WASHINGTON (Reuters) - The House of Representatives may vote on Thursday on a measure to let income tax rates rise for the wealthiest 2 percent of U.S. households, a top Democrat said on Tuesday.
“Things can change, but we are talking about Thursday,” Representative Chris Van Hollen, a member of the Democratic leadership, said after meeting with fellow lawmakers in his party.
Lawmakers are scrambling to reach a deal before the end of the year to delay expiration of tax cuts enacted under former President George W. Bush. Democrats want an extension of lower tax rates for income up to $200,000, while Republicans want lower rates for income above that amount to be extended as well.
A vote on the Democratic proposal appears certain to pass the House, but is unlikely to muster the 60-vote threshold needed in the Senate to overcome Republican opposition.
A senior Democratic aide said a House vote on extending just the lower rates is expected sometime this week.
“That is a position that both sides agree on and there is no reason why we should delay that vote to debate the merits of a tax cut for the rich that will blow a $700 billion hole in the deficit,” the aide said. “Let’s vote on the middle-class tax cuts and then we can negotiate the rest later.”
The House vote is seen as a gesture to more liberal Democrats who want to go on record as opposing any additional extension of low rates for the wealthy and an effort to press the Senate to stick to the original Democratic proposal.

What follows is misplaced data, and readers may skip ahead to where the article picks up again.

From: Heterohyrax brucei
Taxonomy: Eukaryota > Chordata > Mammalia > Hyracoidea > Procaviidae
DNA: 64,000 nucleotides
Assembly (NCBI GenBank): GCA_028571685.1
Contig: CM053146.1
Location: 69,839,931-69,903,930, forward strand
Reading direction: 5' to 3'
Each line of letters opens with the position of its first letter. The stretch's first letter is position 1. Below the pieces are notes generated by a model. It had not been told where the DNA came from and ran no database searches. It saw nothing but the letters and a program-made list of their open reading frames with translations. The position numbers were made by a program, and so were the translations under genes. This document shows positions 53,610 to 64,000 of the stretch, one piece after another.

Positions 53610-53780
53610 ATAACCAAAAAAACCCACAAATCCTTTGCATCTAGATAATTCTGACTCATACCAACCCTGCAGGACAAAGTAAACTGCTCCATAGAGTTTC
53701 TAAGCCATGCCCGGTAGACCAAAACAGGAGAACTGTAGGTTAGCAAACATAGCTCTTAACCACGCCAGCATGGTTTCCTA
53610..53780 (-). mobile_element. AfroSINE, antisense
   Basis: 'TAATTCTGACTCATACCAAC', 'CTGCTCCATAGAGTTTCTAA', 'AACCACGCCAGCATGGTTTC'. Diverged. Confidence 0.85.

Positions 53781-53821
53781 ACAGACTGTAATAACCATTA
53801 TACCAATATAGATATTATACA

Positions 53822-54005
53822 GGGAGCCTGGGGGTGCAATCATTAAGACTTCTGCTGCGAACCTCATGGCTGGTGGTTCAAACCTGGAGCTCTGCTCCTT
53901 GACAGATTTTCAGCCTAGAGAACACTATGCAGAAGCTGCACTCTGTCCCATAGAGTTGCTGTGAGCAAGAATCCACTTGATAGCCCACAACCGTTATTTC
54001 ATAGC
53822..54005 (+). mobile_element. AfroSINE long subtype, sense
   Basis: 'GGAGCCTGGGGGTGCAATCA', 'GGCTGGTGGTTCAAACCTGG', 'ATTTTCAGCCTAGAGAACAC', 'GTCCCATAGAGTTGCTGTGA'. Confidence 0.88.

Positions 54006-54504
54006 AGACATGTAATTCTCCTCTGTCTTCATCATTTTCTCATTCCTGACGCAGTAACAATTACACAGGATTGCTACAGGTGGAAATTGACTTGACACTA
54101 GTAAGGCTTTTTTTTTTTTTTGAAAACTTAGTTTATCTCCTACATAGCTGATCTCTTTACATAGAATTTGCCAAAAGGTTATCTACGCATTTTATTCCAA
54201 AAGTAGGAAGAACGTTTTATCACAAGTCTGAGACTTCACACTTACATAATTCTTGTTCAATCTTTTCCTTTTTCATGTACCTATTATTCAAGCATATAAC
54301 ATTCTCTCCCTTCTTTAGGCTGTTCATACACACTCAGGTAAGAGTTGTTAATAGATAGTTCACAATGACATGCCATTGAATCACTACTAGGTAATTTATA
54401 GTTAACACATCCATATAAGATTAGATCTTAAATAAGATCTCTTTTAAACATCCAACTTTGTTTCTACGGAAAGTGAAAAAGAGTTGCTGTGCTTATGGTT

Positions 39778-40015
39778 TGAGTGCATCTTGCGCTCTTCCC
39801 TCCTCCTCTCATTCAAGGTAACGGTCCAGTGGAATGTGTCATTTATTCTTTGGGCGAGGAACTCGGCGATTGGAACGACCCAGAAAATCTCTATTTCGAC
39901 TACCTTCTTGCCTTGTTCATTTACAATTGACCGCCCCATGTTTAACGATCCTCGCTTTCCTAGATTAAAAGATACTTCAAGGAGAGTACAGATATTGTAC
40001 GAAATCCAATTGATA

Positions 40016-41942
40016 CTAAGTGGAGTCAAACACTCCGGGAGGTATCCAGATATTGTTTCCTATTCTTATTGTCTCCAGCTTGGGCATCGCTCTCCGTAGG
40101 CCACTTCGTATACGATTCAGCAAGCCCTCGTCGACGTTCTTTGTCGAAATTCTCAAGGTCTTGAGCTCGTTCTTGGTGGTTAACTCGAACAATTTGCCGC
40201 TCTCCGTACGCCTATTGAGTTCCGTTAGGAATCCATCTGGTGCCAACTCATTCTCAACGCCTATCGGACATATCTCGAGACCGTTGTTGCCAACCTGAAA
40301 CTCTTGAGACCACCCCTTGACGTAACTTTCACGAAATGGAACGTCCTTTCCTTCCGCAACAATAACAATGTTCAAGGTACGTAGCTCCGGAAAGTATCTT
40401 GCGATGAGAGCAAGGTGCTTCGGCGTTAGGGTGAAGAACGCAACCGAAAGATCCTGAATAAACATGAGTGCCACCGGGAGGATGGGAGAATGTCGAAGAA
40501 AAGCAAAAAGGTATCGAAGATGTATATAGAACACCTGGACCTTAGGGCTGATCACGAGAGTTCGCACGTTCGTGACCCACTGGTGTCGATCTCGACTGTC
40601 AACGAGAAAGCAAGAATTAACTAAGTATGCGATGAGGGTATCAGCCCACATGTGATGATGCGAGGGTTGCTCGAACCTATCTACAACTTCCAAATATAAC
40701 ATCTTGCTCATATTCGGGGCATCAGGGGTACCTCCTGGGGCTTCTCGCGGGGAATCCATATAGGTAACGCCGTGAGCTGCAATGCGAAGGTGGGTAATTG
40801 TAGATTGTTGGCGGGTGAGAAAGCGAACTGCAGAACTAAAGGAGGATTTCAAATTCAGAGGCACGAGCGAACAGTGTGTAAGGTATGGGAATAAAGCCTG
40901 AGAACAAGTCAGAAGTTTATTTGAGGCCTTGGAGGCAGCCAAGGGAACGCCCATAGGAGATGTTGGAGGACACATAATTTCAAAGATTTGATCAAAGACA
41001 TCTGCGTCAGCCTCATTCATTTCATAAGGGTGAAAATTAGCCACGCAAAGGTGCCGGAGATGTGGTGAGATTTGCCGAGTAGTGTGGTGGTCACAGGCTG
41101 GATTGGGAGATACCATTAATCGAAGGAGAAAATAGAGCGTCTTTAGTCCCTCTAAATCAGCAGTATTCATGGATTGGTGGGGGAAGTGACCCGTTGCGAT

Earlier on Tuesday, congressional leaders met with President Barack Obama, where they agreed to form a working group to resolve the issue.
“It was very positive in the spirit of moving forward and doing so in a way that helps to create jobs, reduce the deficit and lower taxes for the middle class,” House Speaker Nancy Pelosi said after the meeting.
Still, Democrats are divided on strategy.
Heading into a Democratic House leadership meeting to discuss the issue, Representative John Larson said “extension of all the tax cuts in the House is pretty much a non-starter.”
Others said there is room for compromise. Representative Richard Neal, who heads a tax subcommittee in the House, said there needed to be a vote on middle-class tax cuts only, even if it cannot pass the Senate.
“Both sides are probably going to need a vote before they come to some middle ground,” Neal said. “Middle ground is not inescapable.”
Neal has advocated a compromise where taxes would go up only on income above $500,000. More liberal members, however, may not be enthusiastic about that benchmark.
Expiration of all the lower tax rates, especially those for the middle class and under would harm the recovery, most economists say.
It could chip away at economic growth by 1 percentage point a year, according to some Wall Street estimates, though many believe any bump in taxes would be short term.
Additional reporting by Thomas Ferraro and Andy Sullivan Reporting by Kim Dixon; editing by Mohammad Zargham and Stacey Joyce